How to make supply chains more resilient
World Economic Forum (WEF) report advocates visibility, digitization and secure data sharing to achieve resilience in critical periods
The coronavirus pandemic has generated impacts of various sizes on logistics. To ensure supplies to the population, most operations have not shut down their activities, however, they have been facing daily challenges in fulfilling their mission. In view of this scenario, what has been most talked about is the need for more resilient supply chains.
The idea of “resilience” in this context refers to the ability to mitigate risks and cushion the impacts of unpredictable events, as was the case with the Covid-19 pandemic. Basically, this is the ability of a company to maintain continuity of operations at a desired level, even with external and internal adversities.
With the current crisis, most companies have been taken by surprise regarding this ability to cope with disruptions. Many of them have faced more difficulties precisely because they have not built a resilient chain. But how do you do that anyway?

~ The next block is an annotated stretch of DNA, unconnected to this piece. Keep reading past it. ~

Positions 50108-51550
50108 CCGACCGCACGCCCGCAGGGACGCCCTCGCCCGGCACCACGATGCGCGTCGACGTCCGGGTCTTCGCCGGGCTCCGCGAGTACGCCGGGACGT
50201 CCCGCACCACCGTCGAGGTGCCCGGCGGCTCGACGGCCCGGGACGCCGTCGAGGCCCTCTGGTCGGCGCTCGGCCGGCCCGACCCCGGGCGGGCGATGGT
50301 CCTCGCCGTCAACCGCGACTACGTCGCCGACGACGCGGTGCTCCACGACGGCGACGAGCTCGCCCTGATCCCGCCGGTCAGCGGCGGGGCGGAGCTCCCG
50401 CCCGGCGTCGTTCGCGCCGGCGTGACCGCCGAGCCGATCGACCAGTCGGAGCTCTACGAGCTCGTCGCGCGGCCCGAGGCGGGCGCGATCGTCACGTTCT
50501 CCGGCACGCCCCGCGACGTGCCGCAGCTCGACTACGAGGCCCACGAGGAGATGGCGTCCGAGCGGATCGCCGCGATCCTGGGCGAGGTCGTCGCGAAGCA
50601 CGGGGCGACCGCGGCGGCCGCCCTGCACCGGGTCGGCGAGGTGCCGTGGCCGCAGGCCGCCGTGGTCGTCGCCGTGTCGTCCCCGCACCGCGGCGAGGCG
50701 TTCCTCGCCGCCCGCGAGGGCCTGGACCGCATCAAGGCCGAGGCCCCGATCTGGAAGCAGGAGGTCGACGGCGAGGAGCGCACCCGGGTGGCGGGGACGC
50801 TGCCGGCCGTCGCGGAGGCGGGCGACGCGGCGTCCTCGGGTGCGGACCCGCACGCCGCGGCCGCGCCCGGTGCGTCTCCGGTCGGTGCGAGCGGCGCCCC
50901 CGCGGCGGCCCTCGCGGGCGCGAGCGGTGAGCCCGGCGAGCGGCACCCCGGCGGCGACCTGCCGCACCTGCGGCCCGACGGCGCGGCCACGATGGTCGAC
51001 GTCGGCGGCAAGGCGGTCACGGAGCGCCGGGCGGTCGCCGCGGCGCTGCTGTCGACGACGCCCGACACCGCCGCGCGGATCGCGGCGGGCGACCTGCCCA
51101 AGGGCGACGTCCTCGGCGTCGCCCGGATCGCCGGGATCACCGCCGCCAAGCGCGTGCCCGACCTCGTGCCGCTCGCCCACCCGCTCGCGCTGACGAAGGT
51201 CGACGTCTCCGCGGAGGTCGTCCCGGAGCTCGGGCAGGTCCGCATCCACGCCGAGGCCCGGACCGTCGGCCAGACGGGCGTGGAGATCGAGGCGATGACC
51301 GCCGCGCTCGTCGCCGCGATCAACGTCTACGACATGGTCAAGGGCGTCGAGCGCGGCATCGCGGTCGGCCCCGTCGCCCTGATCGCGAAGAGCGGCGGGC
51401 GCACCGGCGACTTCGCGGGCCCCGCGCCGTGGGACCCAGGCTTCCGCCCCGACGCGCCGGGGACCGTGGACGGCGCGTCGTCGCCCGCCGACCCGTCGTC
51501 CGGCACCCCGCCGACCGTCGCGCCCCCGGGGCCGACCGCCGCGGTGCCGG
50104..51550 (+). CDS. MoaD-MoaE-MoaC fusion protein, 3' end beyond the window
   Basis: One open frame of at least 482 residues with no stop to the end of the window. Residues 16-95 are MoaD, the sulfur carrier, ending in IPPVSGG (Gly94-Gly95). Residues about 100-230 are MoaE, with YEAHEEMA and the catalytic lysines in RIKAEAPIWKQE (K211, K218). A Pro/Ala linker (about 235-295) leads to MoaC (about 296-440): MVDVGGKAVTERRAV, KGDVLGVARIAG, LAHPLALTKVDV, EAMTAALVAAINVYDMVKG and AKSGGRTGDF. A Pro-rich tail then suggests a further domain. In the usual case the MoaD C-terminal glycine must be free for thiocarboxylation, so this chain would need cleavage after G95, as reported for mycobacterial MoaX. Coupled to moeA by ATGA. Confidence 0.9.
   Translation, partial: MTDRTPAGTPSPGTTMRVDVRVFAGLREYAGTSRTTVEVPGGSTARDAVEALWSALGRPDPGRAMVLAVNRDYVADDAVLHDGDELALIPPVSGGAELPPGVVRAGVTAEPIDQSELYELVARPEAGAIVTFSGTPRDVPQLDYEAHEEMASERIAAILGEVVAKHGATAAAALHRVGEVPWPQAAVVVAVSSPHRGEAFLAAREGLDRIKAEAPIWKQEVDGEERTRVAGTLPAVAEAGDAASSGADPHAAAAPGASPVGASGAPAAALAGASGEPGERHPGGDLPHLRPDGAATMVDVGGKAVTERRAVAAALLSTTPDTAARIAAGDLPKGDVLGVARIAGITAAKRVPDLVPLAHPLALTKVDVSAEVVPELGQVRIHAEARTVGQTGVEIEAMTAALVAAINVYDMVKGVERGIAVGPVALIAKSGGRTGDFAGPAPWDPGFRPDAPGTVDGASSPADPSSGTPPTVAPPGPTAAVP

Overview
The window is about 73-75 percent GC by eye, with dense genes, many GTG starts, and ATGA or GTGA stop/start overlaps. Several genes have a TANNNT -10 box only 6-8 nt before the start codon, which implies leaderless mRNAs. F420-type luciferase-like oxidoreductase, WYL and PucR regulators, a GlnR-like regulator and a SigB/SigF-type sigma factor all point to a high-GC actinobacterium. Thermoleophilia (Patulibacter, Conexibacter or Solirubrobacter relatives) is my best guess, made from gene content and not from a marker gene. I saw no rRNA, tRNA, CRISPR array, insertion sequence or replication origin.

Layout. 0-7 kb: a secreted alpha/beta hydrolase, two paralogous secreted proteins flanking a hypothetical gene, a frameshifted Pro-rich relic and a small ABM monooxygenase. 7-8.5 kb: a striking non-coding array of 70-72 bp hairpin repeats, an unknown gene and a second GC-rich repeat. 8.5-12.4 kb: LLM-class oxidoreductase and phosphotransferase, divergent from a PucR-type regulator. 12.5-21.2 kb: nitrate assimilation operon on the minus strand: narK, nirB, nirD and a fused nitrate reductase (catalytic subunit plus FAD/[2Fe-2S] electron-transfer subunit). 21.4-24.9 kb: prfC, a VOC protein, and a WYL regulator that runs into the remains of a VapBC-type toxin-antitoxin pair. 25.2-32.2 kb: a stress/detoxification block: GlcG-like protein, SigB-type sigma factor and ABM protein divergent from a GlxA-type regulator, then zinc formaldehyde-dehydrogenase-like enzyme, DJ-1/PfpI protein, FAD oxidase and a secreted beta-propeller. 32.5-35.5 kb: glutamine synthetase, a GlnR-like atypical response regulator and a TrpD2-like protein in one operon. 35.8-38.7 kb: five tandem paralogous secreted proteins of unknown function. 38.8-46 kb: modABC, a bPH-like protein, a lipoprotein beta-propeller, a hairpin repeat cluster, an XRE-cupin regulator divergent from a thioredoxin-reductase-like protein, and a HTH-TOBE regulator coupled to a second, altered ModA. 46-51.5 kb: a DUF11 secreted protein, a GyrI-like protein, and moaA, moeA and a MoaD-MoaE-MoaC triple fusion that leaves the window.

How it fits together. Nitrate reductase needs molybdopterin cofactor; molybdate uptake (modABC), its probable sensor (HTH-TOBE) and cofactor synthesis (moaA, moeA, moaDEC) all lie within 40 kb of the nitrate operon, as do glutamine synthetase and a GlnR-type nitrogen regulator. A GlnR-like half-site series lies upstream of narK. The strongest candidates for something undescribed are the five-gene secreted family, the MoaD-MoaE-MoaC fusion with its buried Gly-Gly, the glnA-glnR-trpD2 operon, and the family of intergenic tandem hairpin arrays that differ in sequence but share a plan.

In a report presented by the World Economic Forum (WEF) on more resilient supply chains, three main ideas are presented:
☑ Supply chain visibility is crucial to understanding the impact of the disruption.
☑ Scanning records will make operations more resistant to future shocks.
☑ Blockchain will help ensure data privacy for suppliers.
For organizations, the coronavirus crisis altered the supply chain. And now it’s important to look for ways to adapt. As such, having an end-to-end view of the entire chain is the first step. The WEF cites the example of companies that sell finished products, which “generally know the production and shipping schedules for their Level 1 suppliers, but have little or no knowledge of the suppliers later in the chain”, that is, the agency itself recognizes that this visibility is flawed, in that it is not complete.
The WEF argues that achieving full visibility of the chain is essential to optimize efficiency and agility during normal production. And when disruptions occur, this visibility becomes even more crucial to understanding the impact of disruption on the rest of the chain, so that other people in the ecosystem can plan and act, such as developing routes to alternative suppliers.